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Kennard races into jam

FCC chair accused of abusing office after favor to station

WASHINGTON — FCC chairman Bill Kennard just can’t get a break. Having tried to do a favor for a Republican congressman and 100,000 car racing fans, he now stands accused of abusing his authority.

Last week a senior FCC official declared that Kennard has allowed political favoritism to get in the way of the agency’s enforcement of its own rules.

At issue is a decision by Kennard to overrule local FCC officials in Texas and allow the owner of a race track to broadcast a relatively weak TV and radio signal to 100,000 people at a weekend NASCAR event.

When the local FCC officials forced the race track owner, Billy Meyer, to shut down the TV and radio broadcast, he warned them he would complain to his congressman Joe Barton (R-Texas) and Kennard, according to a complaint filed by Richard Lee, who at the time of the incident was the chief of the compliance and information bureau.

Back on the air

Meyer made good on his promise, leading to a flurry of calls between Kennard and agency staffers, the result of which was that Meyer was allowed to go back on the air. In a statement released Friday, Kennard said he made a “common sense” decision to allow the station to return to the air on the condition that it shut down as soon as the event was over.

Another serious allegation is that Kennard ordered FCC staffers to help Meyer apply for a license to operate a micro-radio station at his race track. According to Lee’s complaint, several FCC officials were uncomfortable with giving Meyer a license, but at Kennard’s direction, it was awarded anyway.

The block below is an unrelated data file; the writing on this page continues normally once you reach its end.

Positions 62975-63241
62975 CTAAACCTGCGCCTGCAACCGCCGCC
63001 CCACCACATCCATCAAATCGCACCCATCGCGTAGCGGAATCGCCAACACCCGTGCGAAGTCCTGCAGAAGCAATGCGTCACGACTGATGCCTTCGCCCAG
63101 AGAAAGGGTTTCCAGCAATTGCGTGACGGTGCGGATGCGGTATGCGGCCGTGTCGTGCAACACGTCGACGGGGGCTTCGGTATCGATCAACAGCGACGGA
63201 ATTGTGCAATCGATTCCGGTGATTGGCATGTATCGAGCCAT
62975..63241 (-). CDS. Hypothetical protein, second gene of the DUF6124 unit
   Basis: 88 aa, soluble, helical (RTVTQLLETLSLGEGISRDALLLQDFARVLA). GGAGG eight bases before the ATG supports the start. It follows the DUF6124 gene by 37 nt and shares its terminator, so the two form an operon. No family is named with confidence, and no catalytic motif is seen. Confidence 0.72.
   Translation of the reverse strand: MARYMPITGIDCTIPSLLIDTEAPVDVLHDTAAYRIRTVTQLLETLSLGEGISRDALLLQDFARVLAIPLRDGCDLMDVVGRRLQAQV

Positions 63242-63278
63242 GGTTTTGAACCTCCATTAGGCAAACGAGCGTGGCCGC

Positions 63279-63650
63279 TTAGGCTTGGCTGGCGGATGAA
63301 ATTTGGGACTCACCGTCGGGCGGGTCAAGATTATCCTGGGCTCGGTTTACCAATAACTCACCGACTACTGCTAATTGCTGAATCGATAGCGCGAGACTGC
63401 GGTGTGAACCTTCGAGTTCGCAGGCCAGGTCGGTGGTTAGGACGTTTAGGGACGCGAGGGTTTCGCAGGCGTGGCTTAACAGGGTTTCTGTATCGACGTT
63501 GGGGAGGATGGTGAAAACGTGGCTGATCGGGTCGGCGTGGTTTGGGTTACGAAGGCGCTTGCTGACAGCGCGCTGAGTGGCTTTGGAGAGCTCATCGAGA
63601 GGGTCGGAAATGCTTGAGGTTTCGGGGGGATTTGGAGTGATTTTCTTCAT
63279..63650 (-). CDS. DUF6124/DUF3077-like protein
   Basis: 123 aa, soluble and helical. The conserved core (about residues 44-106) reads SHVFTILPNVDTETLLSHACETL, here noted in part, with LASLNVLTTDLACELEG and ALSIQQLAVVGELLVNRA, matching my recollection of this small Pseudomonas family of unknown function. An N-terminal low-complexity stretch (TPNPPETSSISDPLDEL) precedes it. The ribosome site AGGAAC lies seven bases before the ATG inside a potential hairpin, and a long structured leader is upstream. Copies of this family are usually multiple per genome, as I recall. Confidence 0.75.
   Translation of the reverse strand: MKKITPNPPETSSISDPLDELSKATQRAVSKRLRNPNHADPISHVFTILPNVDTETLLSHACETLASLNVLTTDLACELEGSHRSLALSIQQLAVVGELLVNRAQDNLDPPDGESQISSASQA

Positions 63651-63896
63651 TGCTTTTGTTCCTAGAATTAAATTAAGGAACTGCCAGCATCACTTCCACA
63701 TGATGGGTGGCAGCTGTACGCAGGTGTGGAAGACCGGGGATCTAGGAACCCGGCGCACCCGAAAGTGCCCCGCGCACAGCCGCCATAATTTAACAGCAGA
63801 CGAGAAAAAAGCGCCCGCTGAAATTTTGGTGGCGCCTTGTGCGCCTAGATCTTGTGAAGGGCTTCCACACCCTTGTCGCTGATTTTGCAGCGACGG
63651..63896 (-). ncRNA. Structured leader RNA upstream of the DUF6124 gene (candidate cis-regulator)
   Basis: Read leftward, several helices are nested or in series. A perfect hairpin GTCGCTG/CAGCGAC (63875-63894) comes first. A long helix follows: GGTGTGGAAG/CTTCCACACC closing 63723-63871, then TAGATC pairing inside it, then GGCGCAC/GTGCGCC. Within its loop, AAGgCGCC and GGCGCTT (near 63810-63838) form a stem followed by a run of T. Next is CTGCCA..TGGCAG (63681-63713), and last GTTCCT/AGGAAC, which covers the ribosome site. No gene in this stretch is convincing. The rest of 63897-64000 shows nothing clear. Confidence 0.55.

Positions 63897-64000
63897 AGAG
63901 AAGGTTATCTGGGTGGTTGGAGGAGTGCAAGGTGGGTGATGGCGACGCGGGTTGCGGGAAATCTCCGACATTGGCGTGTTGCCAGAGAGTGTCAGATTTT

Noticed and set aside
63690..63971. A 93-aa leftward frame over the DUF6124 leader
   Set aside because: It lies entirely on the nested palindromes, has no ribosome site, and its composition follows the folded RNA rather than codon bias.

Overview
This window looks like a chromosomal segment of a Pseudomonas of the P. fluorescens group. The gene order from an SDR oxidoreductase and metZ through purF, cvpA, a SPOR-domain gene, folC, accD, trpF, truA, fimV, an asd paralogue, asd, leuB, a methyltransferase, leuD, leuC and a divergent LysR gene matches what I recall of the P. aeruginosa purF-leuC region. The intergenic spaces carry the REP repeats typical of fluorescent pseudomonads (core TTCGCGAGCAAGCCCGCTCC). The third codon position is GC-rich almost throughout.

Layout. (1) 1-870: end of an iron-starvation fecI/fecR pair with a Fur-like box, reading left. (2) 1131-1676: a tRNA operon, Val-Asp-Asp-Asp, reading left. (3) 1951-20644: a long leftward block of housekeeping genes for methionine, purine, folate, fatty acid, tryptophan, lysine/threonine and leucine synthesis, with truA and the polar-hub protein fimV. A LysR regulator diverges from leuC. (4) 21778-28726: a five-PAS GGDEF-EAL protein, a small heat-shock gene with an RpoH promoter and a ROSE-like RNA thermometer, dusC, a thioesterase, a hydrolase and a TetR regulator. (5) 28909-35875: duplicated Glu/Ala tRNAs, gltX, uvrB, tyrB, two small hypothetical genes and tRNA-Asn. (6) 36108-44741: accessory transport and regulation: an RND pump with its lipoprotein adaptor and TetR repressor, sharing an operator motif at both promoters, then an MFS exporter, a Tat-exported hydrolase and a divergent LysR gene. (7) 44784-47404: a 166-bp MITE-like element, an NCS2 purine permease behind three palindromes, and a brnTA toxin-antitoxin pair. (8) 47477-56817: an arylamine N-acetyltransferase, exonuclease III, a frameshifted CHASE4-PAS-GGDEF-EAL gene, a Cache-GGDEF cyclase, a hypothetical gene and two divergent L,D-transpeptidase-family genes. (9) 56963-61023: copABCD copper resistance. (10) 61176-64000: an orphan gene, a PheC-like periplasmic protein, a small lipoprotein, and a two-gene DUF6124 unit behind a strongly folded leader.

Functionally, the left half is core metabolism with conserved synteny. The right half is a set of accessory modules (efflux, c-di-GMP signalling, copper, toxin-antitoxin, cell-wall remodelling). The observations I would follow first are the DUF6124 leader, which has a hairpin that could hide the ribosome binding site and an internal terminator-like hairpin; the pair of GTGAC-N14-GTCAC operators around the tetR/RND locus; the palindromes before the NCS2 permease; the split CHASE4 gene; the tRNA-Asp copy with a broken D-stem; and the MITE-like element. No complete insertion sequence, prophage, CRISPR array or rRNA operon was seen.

Senate Commerce Committee chairman John McCain (R-Ariz.) has called for an investigation of the “serious allegations” against Kennard. That investigation will be carried out by the agency’s inspector general.

Lee points out in his complaint that allowing Meyer to continue broadcasting to the fans at his Texas Metroplex raceway was clearly against agency policy. In fact, so-called pirate radio stations like the one operated by Meyer have been declared public enemy No. 1 by the FCC. More than 500 unauthorized broadcasters have been shuttered by the FCC during the last two years — under the direction of Kennard. The crackdown has led to demonstrations at the FCC and at the annual National Assn. of Broadcasters confab.

Meyer was clearly the exception. But unlike most pirate radio operators, Meyer is an active political campaign contributor. According to FCC records, Barton has received at least $2,000 from Meyer.

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